Understanding the Potential of Youth Participatory Action Research to Improve African American Youth Mental Health Outcomes

How do Black youth experience a youth participatory action research intervention meant to improve mental health outcomes?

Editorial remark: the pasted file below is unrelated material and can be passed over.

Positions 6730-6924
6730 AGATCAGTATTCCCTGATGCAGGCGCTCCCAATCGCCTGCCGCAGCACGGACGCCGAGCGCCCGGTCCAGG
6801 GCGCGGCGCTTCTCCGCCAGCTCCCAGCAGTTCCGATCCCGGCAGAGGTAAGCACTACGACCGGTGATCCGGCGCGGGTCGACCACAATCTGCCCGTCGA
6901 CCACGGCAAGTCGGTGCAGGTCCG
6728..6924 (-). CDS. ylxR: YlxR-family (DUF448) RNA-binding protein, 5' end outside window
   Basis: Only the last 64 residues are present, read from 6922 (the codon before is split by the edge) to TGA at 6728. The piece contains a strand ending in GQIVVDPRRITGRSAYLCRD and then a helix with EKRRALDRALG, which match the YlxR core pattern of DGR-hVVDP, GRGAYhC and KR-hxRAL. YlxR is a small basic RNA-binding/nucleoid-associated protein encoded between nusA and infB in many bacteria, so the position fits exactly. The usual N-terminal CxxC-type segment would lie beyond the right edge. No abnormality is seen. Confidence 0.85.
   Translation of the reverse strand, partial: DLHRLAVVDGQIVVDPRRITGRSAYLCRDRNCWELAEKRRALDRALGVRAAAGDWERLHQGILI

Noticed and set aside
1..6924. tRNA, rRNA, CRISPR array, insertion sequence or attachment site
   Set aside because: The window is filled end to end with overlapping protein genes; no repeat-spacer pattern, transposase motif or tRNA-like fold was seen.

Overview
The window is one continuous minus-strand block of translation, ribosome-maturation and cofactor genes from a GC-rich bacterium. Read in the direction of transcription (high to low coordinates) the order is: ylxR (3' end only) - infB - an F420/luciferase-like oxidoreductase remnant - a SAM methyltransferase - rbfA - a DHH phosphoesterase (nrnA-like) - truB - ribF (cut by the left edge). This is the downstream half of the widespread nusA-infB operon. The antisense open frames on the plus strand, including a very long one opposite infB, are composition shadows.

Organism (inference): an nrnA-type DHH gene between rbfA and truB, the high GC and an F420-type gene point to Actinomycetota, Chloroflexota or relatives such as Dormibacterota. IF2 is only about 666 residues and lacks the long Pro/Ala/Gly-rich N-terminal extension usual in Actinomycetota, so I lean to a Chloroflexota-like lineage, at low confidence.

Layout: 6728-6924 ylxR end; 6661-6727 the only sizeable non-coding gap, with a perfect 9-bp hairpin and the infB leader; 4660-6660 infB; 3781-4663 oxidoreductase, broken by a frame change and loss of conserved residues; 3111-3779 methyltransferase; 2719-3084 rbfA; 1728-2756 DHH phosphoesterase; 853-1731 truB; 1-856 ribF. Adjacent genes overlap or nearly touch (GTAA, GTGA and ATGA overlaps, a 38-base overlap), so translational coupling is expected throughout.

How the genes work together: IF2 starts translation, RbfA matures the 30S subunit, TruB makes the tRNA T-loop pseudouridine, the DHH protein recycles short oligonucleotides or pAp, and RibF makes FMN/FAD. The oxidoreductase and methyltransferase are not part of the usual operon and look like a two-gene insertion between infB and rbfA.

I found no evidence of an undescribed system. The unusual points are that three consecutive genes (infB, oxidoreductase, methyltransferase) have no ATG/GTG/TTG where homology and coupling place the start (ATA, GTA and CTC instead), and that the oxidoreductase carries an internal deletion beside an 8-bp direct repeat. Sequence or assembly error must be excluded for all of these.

The pervasiveness of structural and interpersonal racism creates stress and emotional pain for Black youth that can be described as racial trauma. This racial trauma manifests in outcomes like rising rates of depression, anxiety, and suicidal ideation compared to White youth. Despite the disproportionately high risk for mental health problems due to racism, Black youth are less likely to receive mental health support. Woods-Jaeger and colleagues will conduct a community- and youth-engaged qualitative study across three cities to explore how Black youth experience an intervention intended to directly address racial trauma and promote improved mental health outcomes. Youth Empowered Advocating for Health (YEAH) uses a youth participatory action research approach through which Black youth conduct photovoice projects focused on racial trauma and mental health and plan a community forum to share their projects and advocate for community-based mental health solutions. The team will collect and analyze qualitative data from YEAH photovoice sessions, multiple in-depth interviews with participants, focus groups with youth who engage in the community forums, and interviews with the facilitators. They will also collect pre-intervention surveys with the YEAH participants to gather quantitative data on racial identity and racism-related stress. Findings may shed light on practices to promote growth and healing following racial trauma to help Black youth develop healthy coping skills and resilience in a society where racism persists despite change.

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